Just like last year, Flurry Analytics is sharing numbers on how iOS and Android ruled Christmas. The market researcher has released some figures related to Apple (NASDAQ:AAPL) iOS and Google (NASDAQ:GOOGL) Android device activations as well as subsequent app download activity, and 2012 blew 2011 out of the water.
Flurry even goes as far as to say this year, "more iPhones, iPads, Galaxy's, Kindle Fires, and more, were activated than on any other day in history." It's not surprising that mobile gadgets were popular gifts this year; earlier data out of Nielsen showed that's about all kids were wanting this season, with the iPad in particular topping the list.
A baseline is set for Dec. 1 to Dec. 20, and average iOS and Android activations in that time this year was 4 million. When all those gifts were unwrapped on the morning of Dec. 25, that figure skyrocketed to 17.4 million, a 332% jump. Compare that to last year where the baseline was 1.5 million and Christmas day activations were 6.8 million.
Of course, the first thing someone does after getting a gadget is to activate it. The second thing someone does is to load up said gadget with apps. iOS and Android app downloads totaled 328 million on Christmas.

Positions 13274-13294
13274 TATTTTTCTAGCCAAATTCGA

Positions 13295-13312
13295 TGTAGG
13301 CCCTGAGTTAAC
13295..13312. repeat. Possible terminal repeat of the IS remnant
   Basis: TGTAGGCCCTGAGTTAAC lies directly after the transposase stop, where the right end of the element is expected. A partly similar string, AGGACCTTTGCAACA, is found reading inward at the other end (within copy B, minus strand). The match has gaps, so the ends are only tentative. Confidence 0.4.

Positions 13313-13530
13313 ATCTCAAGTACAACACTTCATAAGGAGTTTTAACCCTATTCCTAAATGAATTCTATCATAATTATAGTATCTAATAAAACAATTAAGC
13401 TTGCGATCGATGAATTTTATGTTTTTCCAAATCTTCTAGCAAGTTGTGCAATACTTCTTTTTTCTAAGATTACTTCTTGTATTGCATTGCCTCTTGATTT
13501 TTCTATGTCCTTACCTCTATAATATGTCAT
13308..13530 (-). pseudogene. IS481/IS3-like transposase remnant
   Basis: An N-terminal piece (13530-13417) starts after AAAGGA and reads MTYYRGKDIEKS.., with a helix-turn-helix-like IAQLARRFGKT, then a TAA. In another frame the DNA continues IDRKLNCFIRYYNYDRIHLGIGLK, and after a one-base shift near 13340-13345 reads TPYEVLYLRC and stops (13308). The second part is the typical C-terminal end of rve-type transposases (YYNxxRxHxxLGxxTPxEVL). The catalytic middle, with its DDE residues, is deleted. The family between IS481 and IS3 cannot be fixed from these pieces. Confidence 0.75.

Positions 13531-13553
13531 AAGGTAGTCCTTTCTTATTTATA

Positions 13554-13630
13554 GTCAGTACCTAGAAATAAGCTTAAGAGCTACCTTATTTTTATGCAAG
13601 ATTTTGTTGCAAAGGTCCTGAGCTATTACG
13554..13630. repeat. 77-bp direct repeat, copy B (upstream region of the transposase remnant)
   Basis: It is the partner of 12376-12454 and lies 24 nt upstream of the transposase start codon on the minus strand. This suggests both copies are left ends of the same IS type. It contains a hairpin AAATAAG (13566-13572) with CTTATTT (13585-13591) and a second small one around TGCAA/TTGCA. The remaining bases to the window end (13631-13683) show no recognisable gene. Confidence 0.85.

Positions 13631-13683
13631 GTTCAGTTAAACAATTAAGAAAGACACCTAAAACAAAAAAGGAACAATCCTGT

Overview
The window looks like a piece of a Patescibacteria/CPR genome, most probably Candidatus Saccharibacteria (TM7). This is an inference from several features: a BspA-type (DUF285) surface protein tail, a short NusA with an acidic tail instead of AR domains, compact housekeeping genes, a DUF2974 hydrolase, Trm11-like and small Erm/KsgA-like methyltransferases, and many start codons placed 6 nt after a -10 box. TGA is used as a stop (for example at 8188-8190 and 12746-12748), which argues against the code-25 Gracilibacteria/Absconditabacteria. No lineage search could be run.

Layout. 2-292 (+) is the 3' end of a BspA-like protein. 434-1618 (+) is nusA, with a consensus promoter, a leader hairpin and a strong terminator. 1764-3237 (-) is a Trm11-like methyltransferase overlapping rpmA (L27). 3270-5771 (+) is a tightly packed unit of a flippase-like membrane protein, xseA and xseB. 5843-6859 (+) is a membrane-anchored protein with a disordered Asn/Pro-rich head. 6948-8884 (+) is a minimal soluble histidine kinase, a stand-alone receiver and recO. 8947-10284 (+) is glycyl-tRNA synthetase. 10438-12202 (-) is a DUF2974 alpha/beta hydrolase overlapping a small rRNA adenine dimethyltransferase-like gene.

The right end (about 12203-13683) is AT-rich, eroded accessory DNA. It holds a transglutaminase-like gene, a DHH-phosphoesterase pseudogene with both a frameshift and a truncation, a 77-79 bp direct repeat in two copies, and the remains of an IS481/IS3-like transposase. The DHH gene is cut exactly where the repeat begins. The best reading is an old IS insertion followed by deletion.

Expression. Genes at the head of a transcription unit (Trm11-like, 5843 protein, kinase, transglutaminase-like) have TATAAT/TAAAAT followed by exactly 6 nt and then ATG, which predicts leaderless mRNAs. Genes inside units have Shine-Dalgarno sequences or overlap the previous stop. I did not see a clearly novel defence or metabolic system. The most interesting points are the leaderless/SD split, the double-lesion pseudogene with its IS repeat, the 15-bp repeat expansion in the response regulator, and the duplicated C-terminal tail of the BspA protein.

Flurry also looked at the composition of smartphones and tablets. During the baseline period, smartphones were 80% of activations with tablets being the remaining 20%. On the Dec. 25, it was split about evenly. That means there were quite a few tablets being gifted this year, and Flurry figures that iPads, iPad Minis, and Amazon.com's (NASDAQ:AMZN) Kindle Fire HD were the biggest winners. Amazon grew its tablet activations by "several thousand percent" relative to its baseline.
I would also think that Google's Nexus 7 did well, even though it's not specifically mentioned in the report. The Nexus 7 is a more full-functioned device compared to the Kindle Fire HD and it targets the same pricing segment.
Judging by these figures, it looks like a lot of you got tablets for Christmas, and that's good news for Apple, Google, and Amazon.
Fool contributor Evan Niu, CFA, owns shares of Apple. The Motley Fool owns shares of Apple, Amazon.com, and Google. Motley Fool newsletter services recommend Apple, Amazon.com, and Google. Try any of our Foolish newsletter services free for 30 days. We Fools may not all hold the same opinions, but we all believe that considering a diverse range of insights makes us better investors. The Motley Fool has a disclosure policy.